In our culture, calling someone a weasel denotes the idea of a sneaky individual who can’t be trusted. Yet, the related Hebrew word from which Huldah’s name is derived bears the ideas of sleek and swift; weasels certainly are. They're typically fearless, tenacious fighters, considering their small size. This is true of this woman.

Huldah Buntain responded swiftly to the call of God in her youth. And then as a senior, standing by her husband’s open grave, she responded without hesitation to the renewed call that came to her heart.

My being reminded of her at the conclusion of Lent, prior to Good Friday and Easter (Resurrection Sunday), brought me – also in my senior years – a resonating, confirming sense of divine call. The words that gripped her heart have gripped mine, too.

*Impact Asia website. Accessed March 30, 2015. Compiled also from several sources and information I recalled from many years ago.
** Isaac Watts P.D.
The above post was adapted from a draft prepared for Peter's weekly column, P-Pep! to be published in The Guide-Advocate, April 9, 2015. 
Peter's second book is a compilation of inspirational articles from his weekly column—on a variety of themes. These are interspersed with brief expressions intended to encourage.  Ebook edition is now available on Amazon.
ISBN: 978-0-9920074-2-3 (Angel Hope Publishing)


Susan Harris said...

This is so enlightening, Peter, considering that in Bible days the meaning of a name often described the character of a person. Makes me think the world's reconstruction of the term "weasel" focuses only a bad experience the one who coined it, had. I've never seen a weasel except in a photo that some seniors took of one standing on the bonnet of their car in winter. It was all white, camouflaged for the snow. So beautiful. This is truly an informational and inspiring post.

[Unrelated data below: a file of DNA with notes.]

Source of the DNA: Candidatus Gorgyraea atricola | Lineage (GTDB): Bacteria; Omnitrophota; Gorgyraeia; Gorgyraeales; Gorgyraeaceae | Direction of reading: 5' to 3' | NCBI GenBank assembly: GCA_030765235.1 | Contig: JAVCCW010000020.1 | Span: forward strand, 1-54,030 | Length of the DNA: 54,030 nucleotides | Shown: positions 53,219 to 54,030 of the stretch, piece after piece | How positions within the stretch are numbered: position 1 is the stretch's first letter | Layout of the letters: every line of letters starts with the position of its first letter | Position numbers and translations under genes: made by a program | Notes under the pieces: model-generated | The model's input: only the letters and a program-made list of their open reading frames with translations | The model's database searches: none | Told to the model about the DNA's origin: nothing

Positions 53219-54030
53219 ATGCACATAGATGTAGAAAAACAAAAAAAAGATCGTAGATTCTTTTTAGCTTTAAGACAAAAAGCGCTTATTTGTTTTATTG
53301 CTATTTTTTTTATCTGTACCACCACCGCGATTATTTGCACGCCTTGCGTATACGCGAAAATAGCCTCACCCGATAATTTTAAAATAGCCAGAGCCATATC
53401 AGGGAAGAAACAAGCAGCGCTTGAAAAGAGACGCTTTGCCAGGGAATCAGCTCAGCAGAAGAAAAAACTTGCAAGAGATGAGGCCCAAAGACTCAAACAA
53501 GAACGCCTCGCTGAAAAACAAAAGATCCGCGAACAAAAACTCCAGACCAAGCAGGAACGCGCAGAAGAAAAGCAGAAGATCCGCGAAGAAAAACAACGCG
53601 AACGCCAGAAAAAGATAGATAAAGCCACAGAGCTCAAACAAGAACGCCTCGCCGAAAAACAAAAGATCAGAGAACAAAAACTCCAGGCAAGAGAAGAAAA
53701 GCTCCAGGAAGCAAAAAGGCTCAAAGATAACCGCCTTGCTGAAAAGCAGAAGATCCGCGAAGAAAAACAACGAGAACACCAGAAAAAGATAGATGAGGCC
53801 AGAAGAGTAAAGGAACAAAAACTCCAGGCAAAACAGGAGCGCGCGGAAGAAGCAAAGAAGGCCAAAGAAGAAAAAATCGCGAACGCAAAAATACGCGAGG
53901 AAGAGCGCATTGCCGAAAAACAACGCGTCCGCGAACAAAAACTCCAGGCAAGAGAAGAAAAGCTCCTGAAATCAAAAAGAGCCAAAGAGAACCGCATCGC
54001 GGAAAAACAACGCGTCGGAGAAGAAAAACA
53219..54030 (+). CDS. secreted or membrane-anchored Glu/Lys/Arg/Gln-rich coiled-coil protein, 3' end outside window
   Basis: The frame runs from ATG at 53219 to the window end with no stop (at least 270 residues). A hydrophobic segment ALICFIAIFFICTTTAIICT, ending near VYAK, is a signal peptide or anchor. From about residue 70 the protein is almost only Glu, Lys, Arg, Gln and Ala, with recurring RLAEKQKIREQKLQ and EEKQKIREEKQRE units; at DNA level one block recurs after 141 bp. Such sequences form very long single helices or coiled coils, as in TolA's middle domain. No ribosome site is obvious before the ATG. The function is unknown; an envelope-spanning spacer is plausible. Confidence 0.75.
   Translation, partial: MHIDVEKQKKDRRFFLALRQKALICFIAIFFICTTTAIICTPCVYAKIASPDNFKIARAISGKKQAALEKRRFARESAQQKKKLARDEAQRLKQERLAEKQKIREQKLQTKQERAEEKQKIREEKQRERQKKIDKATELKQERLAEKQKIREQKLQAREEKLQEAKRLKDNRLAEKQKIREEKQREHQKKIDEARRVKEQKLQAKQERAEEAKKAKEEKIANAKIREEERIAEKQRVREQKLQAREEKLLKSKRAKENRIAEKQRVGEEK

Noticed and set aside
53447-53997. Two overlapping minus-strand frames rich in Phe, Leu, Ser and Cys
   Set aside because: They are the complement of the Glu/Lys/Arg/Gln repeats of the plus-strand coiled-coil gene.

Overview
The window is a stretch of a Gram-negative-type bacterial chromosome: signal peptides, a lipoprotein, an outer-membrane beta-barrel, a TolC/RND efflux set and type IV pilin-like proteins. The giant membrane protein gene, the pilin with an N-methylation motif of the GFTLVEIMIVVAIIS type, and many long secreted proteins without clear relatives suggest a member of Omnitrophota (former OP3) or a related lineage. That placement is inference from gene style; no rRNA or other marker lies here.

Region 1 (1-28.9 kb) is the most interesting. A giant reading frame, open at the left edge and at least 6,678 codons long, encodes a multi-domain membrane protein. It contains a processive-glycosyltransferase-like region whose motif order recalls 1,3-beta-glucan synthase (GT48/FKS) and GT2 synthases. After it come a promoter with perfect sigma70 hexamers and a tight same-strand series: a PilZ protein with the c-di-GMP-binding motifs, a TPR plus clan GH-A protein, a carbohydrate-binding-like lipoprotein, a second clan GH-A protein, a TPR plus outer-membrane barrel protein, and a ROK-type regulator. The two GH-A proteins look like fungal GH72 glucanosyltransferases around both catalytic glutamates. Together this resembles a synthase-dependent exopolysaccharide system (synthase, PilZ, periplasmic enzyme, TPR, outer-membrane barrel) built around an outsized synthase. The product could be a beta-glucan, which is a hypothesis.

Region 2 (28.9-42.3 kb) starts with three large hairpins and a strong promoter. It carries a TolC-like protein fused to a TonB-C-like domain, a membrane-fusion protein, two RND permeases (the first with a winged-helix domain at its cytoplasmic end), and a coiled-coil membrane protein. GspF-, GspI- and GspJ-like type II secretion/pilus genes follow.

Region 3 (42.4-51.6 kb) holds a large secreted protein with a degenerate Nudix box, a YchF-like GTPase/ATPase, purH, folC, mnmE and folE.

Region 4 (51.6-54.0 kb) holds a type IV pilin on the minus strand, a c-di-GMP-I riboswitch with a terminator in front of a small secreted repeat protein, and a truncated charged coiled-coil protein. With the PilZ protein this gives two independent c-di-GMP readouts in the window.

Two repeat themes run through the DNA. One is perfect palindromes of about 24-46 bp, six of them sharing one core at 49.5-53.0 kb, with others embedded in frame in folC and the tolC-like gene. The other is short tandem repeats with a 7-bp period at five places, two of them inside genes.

Kudos to Hulda and her work in India. We can indeed be re-inspired and revived in the older years, and though not there yet, my vision has been refreshed. Happy Easter.

fudge4ever said...

Oh I have always found that hymn so meaningful, and especially the lines you quoted which we sang this Easter Sunday morning. Thank you so much for sharing this story. It is challenging and so very powerful!
Pam Mytroen

Peter Black said...

Thank you, Susan and Pam.
Our reverent surveying - envisioning and contemplating the historic scenes of Calvary and the present and eternal significance of - the Cross doesn't leave us unchallenged or unchanged, does it? ~~+~~

Donna Mann said...

A woman's story of faithfulness and steadfastness. Thanks for sharing, Peter. I enjoyed reading the post.

Carolyn R. Wilker said...

I read your post the day it appeared in my inbox but didn't have a lot of time that day to post a message. Thanks for sharing that with us,Peter. Its' true, we usually think of a weasel in a derogatory way.

Janis said...

A most amazing story and life. I love the connection between her name and her work for Christ. Thanks.

David Kitz said...

What an inspirational post, Peter.
To God be the glory.